Pōkeno Double Bourbon Single Cask 21-415 Single Malt
The final pour of the day is a single cask offering. I saved it last for two reasons. First, it is a higher proof: 56% ABV (112°). Secondly, it is a single cask, something that would be unique to even the distillery, and I wanted to come to this one with an open mind. The yield was 320 bottles, and from what I could find, the online price is $125.00 and is limited to the US market.
“After a full maturation in a first-fill bourbon barrel, we decided to re-rack this single malt into a fresh first-fill bourbon cask for 6 months. This unique technique has added incredible richness and depth to the whisky.” - Pōkeno Whisky
Appearance: That double-maturation process allowed this incarnation to have a slightly darker color than Origin. Thin, slow tears fell from a medium-thick rim.
Nose: Even before I got the glass to my nose, vanilla exploded from it, so much so that when I did, it was challenging to dig through it. Pear and apple, and then what I swear was coconut cream pie tickled my nostrils, and that last note carried through as I inhaled the vapor through my mouth.
Palate: A thin, oily mouthfeel sizzled the tip of my tongue. White grapefruit, lemon zest, and toasted coconut were on the front of my palate. The middle featured honey and dark chocolate, while the back formed peanut butter, toasted oak, and white pepper flavors.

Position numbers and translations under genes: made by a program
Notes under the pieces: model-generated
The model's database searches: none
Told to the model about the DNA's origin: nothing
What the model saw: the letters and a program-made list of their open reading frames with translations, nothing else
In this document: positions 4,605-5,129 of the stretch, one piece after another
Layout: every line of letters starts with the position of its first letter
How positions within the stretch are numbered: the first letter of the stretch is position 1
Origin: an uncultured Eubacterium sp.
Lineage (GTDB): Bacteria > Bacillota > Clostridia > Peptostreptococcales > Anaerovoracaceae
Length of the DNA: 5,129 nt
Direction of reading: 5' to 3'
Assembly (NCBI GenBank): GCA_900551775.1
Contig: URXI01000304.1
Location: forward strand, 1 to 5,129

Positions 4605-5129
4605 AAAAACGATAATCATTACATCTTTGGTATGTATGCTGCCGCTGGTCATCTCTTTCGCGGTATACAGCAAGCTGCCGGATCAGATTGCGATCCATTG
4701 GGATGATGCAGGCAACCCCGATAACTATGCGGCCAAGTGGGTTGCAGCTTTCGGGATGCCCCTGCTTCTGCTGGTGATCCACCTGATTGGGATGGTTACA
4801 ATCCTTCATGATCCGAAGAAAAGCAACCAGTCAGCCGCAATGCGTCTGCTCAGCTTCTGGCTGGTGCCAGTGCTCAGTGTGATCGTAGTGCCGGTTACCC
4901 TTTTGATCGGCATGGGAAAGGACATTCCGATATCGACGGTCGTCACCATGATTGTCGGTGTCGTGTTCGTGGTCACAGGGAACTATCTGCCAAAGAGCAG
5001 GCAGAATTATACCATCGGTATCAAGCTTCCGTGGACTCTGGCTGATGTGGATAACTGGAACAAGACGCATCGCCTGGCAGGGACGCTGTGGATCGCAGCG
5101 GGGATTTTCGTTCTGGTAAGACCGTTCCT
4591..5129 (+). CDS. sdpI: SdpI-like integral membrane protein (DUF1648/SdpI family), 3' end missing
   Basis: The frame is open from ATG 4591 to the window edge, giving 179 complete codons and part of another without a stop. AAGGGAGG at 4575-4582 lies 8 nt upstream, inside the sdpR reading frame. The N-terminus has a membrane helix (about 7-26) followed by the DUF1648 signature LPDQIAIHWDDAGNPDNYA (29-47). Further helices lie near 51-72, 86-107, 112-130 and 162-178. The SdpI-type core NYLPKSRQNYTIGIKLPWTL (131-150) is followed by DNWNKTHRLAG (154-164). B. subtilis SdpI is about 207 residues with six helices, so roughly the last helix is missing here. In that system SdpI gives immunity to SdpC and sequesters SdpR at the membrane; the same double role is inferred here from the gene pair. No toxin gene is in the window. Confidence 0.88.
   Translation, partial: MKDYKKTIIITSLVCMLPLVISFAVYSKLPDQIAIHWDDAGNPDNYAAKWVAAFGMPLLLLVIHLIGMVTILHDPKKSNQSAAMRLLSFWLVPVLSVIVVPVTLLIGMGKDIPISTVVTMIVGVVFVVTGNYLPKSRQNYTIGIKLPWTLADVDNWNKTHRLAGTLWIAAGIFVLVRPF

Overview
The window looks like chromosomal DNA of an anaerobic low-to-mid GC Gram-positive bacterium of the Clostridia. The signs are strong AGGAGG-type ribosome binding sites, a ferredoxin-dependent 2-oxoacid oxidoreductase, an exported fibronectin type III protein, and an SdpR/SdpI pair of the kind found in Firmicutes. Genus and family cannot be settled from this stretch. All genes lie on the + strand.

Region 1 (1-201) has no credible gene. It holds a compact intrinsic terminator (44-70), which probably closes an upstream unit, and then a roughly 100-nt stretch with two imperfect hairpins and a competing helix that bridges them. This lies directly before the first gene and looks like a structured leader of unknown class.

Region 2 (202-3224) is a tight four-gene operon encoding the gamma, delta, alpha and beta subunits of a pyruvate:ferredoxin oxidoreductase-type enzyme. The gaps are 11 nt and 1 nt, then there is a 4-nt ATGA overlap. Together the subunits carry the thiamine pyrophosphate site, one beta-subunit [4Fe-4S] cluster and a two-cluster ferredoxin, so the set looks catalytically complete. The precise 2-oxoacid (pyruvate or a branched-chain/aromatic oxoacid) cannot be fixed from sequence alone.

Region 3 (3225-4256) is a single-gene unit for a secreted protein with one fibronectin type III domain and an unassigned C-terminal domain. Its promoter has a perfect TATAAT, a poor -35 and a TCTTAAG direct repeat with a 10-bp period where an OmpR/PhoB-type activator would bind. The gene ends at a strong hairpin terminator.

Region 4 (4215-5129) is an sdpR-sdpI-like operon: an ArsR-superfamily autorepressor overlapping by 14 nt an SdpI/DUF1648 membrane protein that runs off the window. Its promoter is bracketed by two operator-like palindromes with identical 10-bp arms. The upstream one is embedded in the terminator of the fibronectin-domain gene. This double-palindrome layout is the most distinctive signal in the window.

Finish: The finish was wild with fresh coconut, lemon peel, vanilla, toasted oak, and dark chocolate that was a bit shorter than I had hoped.
Bottle, Bar, or Bust: Understandably, this was the smallest sample bottle of the three provided. That made me sad because I was getting lost in this pour. The price is a bit steep, but this is also a one-and-gone whisky you’ll want to get your hands on. The coconut, lemon, and dark chocolate will wow you, and you’ll be thrilled you grabbed a Bottle.
Final Thoughts: Of the three, my favorite was Discovery. The sherry notes were spectacular. All three are worth grabbing; I’d rate them at Discovery, Double Bourbon, and Origin. Cheers!
My Simple, Easy-to-Understand Rating System
- Bottle = Buy It
- Bar = Try It
- Bust = Leave It
Whiskeyfellow encourages you to enjoy your whiskey as you see fit but begs you do so responsibly.